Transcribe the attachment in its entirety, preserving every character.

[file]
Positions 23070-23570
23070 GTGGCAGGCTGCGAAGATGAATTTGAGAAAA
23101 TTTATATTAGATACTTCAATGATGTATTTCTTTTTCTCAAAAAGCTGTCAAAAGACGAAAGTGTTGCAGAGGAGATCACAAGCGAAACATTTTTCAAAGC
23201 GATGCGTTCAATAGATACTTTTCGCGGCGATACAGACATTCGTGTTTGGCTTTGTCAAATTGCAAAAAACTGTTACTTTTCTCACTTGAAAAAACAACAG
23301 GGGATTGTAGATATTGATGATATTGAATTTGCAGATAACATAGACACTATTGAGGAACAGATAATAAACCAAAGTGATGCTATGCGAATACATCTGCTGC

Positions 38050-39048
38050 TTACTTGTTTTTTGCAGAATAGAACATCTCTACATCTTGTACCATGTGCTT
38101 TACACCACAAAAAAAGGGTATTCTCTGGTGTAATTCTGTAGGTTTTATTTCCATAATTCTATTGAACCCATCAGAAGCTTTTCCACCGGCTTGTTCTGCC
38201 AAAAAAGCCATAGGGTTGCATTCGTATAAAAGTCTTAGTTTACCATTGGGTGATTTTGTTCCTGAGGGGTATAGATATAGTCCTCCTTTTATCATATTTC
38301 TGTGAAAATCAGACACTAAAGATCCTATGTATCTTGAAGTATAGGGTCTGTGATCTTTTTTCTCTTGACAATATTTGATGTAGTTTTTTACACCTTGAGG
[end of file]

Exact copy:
Positions 23070-23570
23070 GTGGCAGGCTGCGAAGATGAATTTGAGAAAA
23101 TTTATATTAGATACTTCAATGATGTATTTCTTTTTCTCAAAAAGCTGTCAAAAGACGAAAGTGTTGCAGAGGAGATCACAAGCGAAACATTTTTCAAAGC
23201 GATGCGTTCAATAGATACTTTTCGCGGCGATACAGACATTCGTGTTTGGCTTTGTCAAATTGCAAAAAACTGTTACTTTTCTCACTTGAAAAAACAACAG
23301 GGGATTGTAGATATTGATGATATTGAATTTGCAGATAACATAGACACTATTGAGGAACAGATAATAAACCAAAGTGATGCTATGCGAATACATCTGCTGC

Positions 38050-39048
38050 TTACTTGTTTTTTGCAGAATAGAACATCTCTACATCTTGTACCATGTGCTT
38101 TACACCACAAAAAAAGGGTATTCTCTGGTGTAATTCTGTAGGTTTTATTTCCATAATTCTATTGAACCCATCAGAAGCTTTTCCACCGGCTTGTTCTGCC
38201 AAAAAAGCCATAGGGTTGCATTCGTATAAAAGTCTTAGTTTACCATTGGGTGATTTTGTTCCTGAGGGGTATAGATATAGTCCTCCTTTTATCATATTTC
38301 TGTGAAAATCAGACACTAAAGATCCTATGTATCTTGAAGTATAGGGTCTGTGATCTTTTTTCTCTTGACAATATTTGATGTAGTTTTTTACACCTTGAGG